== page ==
Probably the best source is the book "Victims" by Philip Paludan, which is about the massacre. He contends that verbal orders from Henry Heth, then commanding the department of East Tennessee and western North Carolina, might have created the impression that he wanted the "salt rioters" dealt with summarily. In any event he was soon gone through the revolving door of the east Tennessee command, and within a few months he and his Division, in A. P. Hill's corps of Lee's Army, precipitated the Battle of Gettysburg. Heth (pronounced heath) was the only General whom General Lee usually addressed by his first name....so he wasnt likely to come in for much censure...... Paludan also noted that Col Allen, the commander of the 64th NC, was from Marshall, and that the salt rioters had enteretd his home there during the riots, where his two small children were dying of scarlet fever. The rioters stole things from the Colonel's home, perhaps even the clothes and bedcoverings of the sick children, who shortlty threafter died. Paludan believes this might have been one of the inflammatory events that incited some members of the 64th NC to the violence in the massacre.
Vance was outraged by the massacre, and so was the NC Attorney General Merrimon, also from western NC. They did what they could to try to punish the responsible parties. Such events were disasters for the Confederacy. Details are practically nonexistent but two lengthy courts-martial were held in Asheville during the first nine months of 1864, in the old Asheville Military Academy, where the Confederate Military Courts did their business (where William Randolph School is now on Montford Avenue) and indications are that they had some connection to the massacre. Vance's elder brother General Robert B Vance was commanding in western NC then, and surely did all things possible to get to the responsible persons.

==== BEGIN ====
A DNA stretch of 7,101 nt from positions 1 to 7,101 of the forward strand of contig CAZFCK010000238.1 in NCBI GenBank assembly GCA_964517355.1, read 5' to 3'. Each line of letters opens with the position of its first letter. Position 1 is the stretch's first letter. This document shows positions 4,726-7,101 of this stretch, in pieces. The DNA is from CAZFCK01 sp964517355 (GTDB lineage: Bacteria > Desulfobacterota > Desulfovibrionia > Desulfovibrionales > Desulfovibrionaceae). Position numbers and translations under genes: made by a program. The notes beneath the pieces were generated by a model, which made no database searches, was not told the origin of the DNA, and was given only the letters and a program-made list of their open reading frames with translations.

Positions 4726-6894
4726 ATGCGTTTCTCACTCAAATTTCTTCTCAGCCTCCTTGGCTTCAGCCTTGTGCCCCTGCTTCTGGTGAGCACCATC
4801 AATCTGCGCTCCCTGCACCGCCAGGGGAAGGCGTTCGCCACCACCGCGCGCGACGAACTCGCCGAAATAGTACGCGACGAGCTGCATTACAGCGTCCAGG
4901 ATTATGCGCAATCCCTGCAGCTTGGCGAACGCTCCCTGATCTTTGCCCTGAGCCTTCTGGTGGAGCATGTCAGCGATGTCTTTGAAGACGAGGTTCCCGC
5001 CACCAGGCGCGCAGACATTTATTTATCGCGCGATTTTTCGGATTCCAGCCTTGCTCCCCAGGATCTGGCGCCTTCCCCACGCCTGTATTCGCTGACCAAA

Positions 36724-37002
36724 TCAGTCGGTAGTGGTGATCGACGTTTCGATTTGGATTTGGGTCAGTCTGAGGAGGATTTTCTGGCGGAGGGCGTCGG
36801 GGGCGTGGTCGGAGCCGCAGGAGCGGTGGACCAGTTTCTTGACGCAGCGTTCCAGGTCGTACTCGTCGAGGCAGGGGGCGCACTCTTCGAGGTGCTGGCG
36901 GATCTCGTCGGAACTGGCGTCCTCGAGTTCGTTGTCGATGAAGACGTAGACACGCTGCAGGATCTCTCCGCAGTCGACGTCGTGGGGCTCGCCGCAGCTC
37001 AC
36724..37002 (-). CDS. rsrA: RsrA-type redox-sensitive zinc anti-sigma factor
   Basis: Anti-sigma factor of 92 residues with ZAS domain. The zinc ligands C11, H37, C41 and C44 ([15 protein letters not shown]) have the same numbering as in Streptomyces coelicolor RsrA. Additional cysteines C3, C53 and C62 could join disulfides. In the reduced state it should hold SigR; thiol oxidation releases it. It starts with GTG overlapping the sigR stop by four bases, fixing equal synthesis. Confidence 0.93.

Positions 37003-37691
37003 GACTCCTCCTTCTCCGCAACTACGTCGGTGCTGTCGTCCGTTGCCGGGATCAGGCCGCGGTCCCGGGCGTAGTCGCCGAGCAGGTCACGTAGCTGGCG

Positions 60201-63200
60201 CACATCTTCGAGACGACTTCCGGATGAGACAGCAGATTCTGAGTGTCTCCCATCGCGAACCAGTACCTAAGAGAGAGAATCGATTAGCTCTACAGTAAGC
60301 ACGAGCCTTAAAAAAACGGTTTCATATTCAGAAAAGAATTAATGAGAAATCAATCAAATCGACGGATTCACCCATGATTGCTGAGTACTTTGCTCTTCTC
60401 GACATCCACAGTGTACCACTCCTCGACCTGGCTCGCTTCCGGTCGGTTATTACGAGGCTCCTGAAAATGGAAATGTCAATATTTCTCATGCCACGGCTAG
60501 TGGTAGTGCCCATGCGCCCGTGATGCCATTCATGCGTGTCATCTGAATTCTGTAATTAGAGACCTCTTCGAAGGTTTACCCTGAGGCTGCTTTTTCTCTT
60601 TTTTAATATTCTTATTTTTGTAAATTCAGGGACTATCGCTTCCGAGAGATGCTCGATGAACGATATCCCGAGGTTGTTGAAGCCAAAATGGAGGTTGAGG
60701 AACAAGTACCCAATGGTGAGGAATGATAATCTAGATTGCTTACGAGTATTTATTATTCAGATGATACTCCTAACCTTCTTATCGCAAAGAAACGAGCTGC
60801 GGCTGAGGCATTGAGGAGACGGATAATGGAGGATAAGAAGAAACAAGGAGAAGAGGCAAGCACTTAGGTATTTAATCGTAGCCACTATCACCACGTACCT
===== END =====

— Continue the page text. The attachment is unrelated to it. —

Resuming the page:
Keith, the chief wrongdoer - the Lt Col of the 64th - was indicted after the war for the massacre, but he was pardoned along with practically everybody else for what they had done during the war by Andrew Johnson's blanket pardon of 1868. In any case Madison was in severe turmoil for long after the War. In 1866 a former sheriff killed the incumbent in a gunfight on main street in front of the courthouse, in broad daylight, and prosecution was difficult, due to the politics associated with different factions during the war
The 13 men killed in the massacre were held over night in a corn crib. There were 14 in there, but one young boy was able to hide in the morning, and it is from his account that we know how they died. The victims were taken out, in two groups, forced to kneel, and shot in the back of the head. Theyre still in a common grave, which people on Shelton Laurel Creek can show you.
At least one of the men murdered was a deserter from the Confederate Army - "Stob Rod" Shelton had enlisted in the 29th NC in 1861 but soon deserted and returned home.
It should not be forgotten that the Confederate Armies at the time were dealing pretty severely, from time to time, with deserters, particularly Braxton Bragg, who is noted for the large numbers of his own men he had executed. It was a brutal time, and even if one wanted to stay out of it all, that wasnt always possible. Itd be hard to think of many more remote place than Shelton Laurel.
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